Heroes in modern mystery novels come in a variety of packages, including dashingly handsome spies and crime-fighting lawyers. In Bryan Devore’s first novel, The Aspen Account, the hero is a certified public accountant named Michael Chapman who zips around Denver in his silver Audi and carries his computer slung over his shoulder at a rakish angle. He also deftly maneuvers his way through the Denver club scene and the Aspen ski trails. Michael is no James Bond, but Devore portrays him with enough panache to keep the pages turning.
Michael is a senior staff accountant at a large Denver accounting firm, and he also works as an undercover investigator who searches out corporate fraud for the US Department of the Treasury. When his friend and fellow auditor, Kurt Matthews, is killed in a suspicious skiing accident, Michael is assigned to take over his dead friend’s auditing work at X-Tronic, a large computer software firm. Michael aligns himself with Sarah Matthews, a budding investigative reporter for the Denver Post who happens to be Kurt’s sister. With Sarah’s help, Michael follows the trail left by Kurt, uncovers massive corporate fraud, and, in the end, emerges victorious over the forces of evil. Devore’s tale is a bit melodramatic, but it is an engaging mystery story.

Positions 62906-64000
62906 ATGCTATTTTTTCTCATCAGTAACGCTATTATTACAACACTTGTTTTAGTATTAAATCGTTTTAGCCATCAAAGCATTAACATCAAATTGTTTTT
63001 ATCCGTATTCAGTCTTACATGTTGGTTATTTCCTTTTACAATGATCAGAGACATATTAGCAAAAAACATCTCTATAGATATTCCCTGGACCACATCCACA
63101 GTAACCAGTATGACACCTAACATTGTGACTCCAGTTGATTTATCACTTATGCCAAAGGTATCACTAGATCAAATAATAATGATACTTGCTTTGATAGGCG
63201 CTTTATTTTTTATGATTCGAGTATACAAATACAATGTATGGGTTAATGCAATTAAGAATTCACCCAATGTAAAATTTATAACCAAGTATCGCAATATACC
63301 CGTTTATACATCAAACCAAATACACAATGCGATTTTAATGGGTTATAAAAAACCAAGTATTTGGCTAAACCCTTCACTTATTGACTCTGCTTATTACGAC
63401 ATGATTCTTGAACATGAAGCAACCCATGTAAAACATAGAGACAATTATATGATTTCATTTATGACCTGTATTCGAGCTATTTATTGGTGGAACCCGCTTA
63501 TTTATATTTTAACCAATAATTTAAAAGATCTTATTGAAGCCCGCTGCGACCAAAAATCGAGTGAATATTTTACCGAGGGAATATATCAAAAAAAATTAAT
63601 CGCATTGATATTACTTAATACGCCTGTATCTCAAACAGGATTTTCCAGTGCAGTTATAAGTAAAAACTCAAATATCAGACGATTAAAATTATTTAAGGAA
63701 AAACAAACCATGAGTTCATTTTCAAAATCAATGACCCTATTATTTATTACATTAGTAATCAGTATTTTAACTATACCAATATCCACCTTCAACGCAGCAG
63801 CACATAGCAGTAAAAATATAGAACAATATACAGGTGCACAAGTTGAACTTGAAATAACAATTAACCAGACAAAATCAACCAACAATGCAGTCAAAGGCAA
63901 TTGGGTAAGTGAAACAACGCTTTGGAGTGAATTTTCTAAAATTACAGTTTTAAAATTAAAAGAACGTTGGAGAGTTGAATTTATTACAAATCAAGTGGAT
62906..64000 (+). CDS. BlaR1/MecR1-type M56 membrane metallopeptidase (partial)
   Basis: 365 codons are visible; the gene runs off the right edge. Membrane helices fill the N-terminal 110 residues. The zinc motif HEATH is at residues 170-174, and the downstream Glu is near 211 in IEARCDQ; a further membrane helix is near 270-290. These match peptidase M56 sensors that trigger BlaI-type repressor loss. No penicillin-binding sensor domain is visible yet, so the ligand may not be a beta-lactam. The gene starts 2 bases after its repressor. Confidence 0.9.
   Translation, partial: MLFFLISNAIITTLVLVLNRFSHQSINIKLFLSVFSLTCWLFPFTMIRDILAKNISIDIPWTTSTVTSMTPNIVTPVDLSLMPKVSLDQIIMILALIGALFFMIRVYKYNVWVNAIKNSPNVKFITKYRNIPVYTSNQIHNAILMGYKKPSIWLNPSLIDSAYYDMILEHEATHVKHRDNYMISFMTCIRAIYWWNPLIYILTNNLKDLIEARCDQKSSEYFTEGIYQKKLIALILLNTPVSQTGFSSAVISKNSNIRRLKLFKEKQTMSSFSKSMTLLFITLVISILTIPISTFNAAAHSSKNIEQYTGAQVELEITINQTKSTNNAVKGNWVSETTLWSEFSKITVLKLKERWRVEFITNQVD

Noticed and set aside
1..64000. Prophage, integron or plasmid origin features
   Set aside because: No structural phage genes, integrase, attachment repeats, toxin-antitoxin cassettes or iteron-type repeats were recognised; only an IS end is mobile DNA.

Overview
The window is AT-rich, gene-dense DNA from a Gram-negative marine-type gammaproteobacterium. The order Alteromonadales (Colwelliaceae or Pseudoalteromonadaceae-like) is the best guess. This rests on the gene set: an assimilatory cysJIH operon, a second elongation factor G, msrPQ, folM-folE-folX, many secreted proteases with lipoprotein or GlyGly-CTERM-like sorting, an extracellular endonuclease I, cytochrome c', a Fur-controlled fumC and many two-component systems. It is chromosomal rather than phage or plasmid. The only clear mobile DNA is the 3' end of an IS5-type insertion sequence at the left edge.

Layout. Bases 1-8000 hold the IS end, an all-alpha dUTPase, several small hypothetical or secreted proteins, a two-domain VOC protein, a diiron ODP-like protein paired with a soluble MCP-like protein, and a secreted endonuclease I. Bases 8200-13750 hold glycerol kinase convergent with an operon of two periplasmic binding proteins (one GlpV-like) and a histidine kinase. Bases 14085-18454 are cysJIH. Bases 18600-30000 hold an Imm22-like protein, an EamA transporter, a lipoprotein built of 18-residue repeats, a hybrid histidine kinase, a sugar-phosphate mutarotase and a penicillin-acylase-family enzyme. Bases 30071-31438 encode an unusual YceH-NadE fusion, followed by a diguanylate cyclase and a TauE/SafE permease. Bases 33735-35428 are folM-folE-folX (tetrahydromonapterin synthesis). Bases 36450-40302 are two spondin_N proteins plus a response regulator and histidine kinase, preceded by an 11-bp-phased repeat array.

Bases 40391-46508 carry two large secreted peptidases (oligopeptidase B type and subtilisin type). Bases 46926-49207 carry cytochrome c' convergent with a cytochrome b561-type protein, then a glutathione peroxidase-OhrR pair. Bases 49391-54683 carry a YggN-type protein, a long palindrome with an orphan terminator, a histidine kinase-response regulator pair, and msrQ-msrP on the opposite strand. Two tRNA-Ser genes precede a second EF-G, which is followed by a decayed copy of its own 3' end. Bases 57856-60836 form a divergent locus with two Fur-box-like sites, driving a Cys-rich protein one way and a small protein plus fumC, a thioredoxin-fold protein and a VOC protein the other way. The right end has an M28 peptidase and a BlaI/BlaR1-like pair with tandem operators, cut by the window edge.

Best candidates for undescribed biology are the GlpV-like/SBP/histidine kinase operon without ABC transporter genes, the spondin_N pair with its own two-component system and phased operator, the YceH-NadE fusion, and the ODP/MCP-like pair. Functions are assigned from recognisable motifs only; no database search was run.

The author’s writing style is fluid and easy to follow, but it is marred by some repetitious content. For example, Devore repeatedly describes the eyes of characters at critical moments. In one instance, he writes that “the stillness of this beautiful, solitary place only seemed to heighten the sense that behind those kind gray eyes lay information that would forever change Michael’s life.” In another, he notes that “she held his stare with gleaming eyes, showing a strength and independence that would not back down.”
The author is adept at portraying a sense of place. His descriptions of Denver, the cold and snow of the mountains, and the manner in which the people of Colorado inhabit such a climate bring the region into full relief. It is as if the geography is a subtle but essential character in the story.
In terms of human characters, however, Devore is a minimalist in his portrayals. By the end of the story, the reader does not know enough about Michael to make him a fully realized character, and Sarah, the reporter, fades from the narrative just as her part in the mystery blossoms, which is unfortunate because the story would have benefited from greater detail about her role in the action.
As in a thorough audit, the essential conflicts in The Aspen Account are resolved. The fascination is in the telling of how those conflicts play out. It is an enjoyable read, and Devore should be pleased with his first published novel.
John Michael Senger
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